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Sustaining ecological corridor between Llanganates and Sangay National Parks in Ecuador

In partnership with WWF we wish to sustain biodiversity in the Llanganates and Sangay national park in Ecuador as well as increase the connectivity between the two parks through the Ecological Corridor.

  • Where
    Langanates National Park, Ecuador
  • Focus area
  • Duration
  • Economy
    Hempel Foundation: DKK 16 million
Prime partner: WWF

The objective:

The overarching aim for the project is to contribute to SDG15 and thereby protect, restore and promote sustainable use of terrestrial ecosystems, sustainably manage forests, combat desertification, and halt and reverse land degradation and halt biodiversity loss.

The project targets Llanganates and Sangay national park in Ecuador and aims to establish an effective governance structure that enables implementation of a overall strategy including ongoing multi-stakeholder coordination of future initiatives. 

"protect, restore and promote sustainable use of terrestrial ecosystems, sustainably manage forests, combat desertification, and halt and reverse land degradation and halt biodiversity loss." SDG#15

The situation:

The Llanganates-Sangay Ecological Corridor is not an official protected area, therefore it has no legal protection status. The Corridor is ecologically essential to ensure the connection of the two national parks and is a hotspot for a number of important species. It is considered an emblematic refuge of flora and fauna, for its strategic geographic location that hosts a variety of habitats and landscapes. A management plan does exists for the area but has not been fully implemented yet and therefore the area is not under a true coordinated protection.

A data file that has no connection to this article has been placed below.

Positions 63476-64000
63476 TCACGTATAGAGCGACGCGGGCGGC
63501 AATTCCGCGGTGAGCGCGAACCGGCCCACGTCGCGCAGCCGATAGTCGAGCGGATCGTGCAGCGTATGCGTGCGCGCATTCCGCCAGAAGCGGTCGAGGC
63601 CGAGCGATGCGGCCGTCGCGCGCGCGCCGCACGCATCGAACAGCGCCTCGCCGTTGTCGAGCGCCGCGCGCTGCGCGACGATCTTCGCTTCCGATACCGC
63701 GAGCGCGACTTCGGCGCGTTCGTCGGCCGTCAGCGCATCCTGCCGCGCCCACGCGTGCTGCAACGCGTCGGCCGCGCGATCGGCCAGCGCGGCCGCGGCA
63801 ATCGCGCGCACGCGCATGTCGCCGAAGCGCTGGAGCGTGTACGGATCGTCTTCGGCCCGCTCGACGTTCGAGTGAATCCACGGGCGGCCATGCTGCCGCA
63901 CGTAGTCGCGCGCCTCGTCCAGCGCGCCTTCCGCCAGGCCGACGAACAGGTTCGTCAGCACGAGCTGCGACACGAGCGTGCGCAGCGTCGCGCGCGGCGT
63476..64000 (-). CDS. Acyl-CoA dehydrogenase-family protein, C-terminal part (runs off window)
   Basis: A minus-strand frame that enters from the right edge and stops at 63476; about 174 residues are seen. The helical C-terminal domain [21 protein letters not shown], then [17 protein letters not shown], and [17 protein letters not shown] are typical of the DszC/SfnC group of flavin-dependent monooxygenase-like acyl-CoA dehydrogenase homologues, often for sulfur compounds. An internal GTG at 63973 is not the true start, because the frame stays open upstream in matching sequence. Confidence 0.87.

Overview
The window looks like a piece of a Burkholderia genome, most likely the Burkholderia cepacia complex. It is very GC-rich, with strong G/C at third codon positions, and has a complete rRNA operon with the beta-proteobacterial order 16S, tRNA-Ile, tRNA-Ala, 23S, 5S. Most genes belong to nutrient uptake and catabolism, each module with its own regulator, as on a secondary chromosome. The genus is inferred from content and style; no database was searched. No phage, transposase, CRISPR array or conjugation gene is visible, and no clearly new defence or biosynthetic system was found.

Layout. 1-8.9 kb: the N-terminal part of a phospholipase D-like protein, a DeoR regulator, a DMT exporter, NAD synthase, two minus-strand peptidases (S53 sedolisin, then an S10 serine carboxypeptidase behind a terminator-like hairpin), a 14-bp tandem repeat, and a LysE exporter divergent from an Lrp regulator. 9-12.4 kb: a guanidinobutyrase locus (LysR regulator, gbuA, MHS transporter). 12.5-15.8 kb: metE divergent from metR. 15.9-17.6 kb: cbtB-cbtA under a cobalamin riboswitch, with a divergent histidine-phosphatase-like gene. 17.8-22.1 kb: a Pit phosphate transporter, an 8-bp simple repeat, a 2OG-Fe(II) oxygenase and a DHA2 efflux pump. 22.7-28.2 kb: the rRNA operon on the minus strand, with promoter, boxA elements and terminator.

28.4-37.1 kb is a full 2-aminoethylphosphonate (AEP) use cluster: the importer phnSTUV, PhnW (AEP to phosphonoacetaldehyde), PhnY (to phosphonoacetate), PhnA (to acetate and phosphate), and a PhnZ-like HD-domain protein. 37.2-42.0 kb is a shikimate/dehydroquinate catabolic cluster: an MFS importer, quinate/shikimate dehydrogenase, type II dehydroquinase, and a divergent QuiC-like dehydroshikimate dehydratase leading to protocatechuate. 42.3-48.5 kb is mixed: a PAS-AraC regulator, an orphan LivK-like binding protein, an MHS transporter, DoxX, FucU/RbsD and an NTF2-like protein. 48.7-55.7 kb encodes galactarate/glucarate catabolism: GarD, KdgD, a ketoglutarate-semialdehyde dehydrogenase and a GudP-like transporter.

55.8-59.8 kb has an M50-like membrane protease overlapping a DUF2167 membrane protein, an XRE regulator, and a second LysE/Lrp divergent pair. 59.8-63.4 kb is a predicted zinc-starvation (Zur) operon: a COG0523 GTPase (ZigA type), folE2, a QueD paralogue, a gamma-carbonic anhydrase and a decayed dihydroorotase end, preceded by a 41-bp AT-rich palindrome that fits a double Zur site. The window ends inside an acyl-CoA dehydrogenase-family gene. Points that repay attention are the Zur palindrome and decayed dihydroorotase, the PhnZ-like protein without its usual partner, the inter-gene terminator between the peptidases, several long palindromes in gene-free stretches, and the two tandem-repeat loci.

The site is divided between a large number of different private land owners. Approximately 60% have titles for the properties, 30% have possession rights and the rest are recent settlers. The Llanganates-Sangay Ecological Corridor is among others threatened due to agriculture, land invasion, unregulated tourisme and mining. The underlying causes of these threats include the rapid population growth, weak institutional capacity of local and regional administrations, inadequate land use planning and lack of conservation legislation at the level of the provinces.

The area is also important for a number of ecosystem services, in particular, it contains an important watershed: the Pastaza River which is the third largest river basin in Ecuador.  

Our approach:

An independent situation analysis will be made, which will identify relevant and effective, current and potential initiatives to strengthen connectivity between the Sangay and Llanganates National Parks. The situational analysis will be absolutely key for decisions on design of activities and budget allocation as well as decisions on partners to involve in the project implementation.

It will also have impact on how the various conservation initiatives in the area can be best coordinated to deliver on a joint overarching strategy for improving and conserving the biodiversity and connectivity functions of the corridor. The situational analysis will explore opportunities for establishing financial sustainability mechanisms for the protection of Ecosystem Services and the Sangay-Llanganates Ecological Corridor as a whole.

The project will align with national and local development and conservation policies and plans, including the National Biodiversity Strategy 2015-2030 which establishes the management guidelines for connectivity for conservation purposes, including the design, establishment and management of corridors, to help prevent the loss of biodiversity.